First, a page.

A quick bibliographic note

Now that we live close to my wife’s office, on days when I’m working from home (which is just Fridays at the moment) I can go over there to join her for lunch. It’s a really nice break in the day, and great to see her. On my way home today, I passed a guy putting a box of free books out in front of his house. I grabbed these:


I’m particularly interested in the top one, which seems to be about why exactly Nazi Germany failed to notice that the Allies had cracked their codes in WWII. I wonder if they’ll also address why the Germans failed to notice that both the British and the Soviets had been running rings around their human intelligence.

A lot of people, both among my students and in the general public, seem to have this idea that dictatorships or totalitarian states are “more efficient.” Like, sadly they’re evil, but at least they get things done. This is … not necessarily the case. Despite an outward show of being all spit and polish, Nazi Germany was a baroque mess of rival power blocs, competing agencies, outright lunatics nobody dared to contradict, bunglers promoted for their loyalty and important decisions made based on cool factor. It was just much less open about that fact than some other countries, mainly because it was much less open about everything.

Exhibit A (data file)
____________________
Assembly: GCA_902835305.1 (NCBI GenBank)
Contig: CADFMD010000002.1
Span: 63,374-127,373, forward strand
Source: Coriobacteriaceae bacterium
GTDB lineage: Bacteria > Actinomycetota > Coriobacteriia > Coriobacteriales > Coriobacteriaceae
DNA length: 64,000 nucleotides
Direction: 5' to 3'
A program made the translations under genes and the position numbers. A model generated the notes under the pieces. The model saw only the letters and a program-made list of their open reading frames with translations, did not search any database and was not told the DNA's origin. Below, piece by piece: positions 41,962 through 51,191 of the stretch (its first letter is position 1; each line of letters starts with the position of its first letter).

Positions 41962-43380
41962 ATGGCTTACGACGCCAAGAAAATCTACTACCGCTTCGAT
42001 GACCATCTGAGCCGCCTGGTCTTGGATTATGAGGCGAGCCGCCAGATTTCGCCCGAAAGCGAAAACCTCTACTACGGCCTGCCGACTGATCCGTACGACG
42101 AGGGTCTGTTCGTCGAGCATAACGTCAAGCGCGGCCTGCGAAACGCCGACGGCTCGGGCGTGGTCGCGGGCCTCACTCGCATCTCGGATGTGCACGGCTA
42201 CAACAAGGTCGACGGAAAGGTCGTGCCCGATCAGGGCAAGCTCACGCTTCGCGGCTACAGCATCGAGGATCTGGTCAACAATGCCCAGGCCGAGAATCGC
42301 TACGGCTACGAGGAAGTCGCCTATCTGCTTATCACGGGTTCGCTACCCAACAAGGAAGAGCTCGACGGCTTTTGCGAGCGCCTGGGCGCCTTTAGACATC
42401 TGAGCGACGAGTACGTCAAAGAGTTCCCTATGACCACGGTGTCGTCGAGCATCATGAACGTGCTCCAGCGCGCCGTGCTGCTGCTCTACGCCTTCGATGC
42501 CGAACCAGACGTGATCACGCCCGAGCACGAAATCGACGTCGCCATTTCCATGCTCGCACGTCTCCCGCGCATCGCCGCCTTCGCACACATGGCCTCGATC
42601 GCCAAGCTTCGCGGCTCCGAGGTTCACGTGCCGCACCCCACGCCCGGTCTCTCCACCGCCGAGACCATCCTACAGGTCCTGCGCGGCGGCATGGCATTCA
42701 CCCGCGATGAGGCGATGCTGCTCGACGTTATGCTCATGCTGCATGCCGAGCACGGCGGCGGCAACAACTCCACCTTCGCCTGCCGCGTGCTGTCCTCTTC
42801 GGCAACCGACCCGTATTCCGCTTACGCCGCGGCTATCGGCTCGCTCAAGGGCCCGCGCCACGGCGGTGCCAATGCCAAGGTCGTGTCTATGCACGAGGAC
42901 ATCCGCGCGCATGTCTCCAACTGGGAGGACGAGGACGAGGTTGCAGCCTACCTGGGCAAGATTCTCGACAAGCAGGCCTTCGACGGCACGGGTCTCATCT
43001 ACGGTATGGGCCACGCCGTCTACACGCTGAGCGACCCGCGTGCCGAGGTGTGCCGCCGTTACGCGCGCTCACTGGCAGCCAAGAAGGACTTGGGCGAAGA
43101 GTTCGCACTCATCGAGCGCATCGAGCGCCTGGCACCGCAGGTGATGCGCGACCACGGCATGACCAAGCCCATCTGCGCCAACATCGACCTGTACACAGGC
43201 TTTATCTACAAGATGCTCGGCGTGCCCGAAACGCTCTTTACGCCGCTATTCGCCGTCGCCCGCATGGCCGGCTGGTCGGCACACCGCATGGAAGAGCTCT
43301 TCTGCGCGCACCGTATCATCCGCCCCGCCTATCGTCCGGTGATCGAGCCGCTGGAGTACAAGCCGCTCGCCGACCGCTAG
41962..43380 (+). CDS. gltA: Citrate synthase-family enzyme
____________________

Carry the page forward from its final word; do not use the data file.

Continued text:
But don’t let meticulously-ironed uniforms and some cool tanks fool you; people always portray the bad guys as ruthless machines, but that doesn’t mean they’re not a pack of boneheads.

A quick bibliographic note

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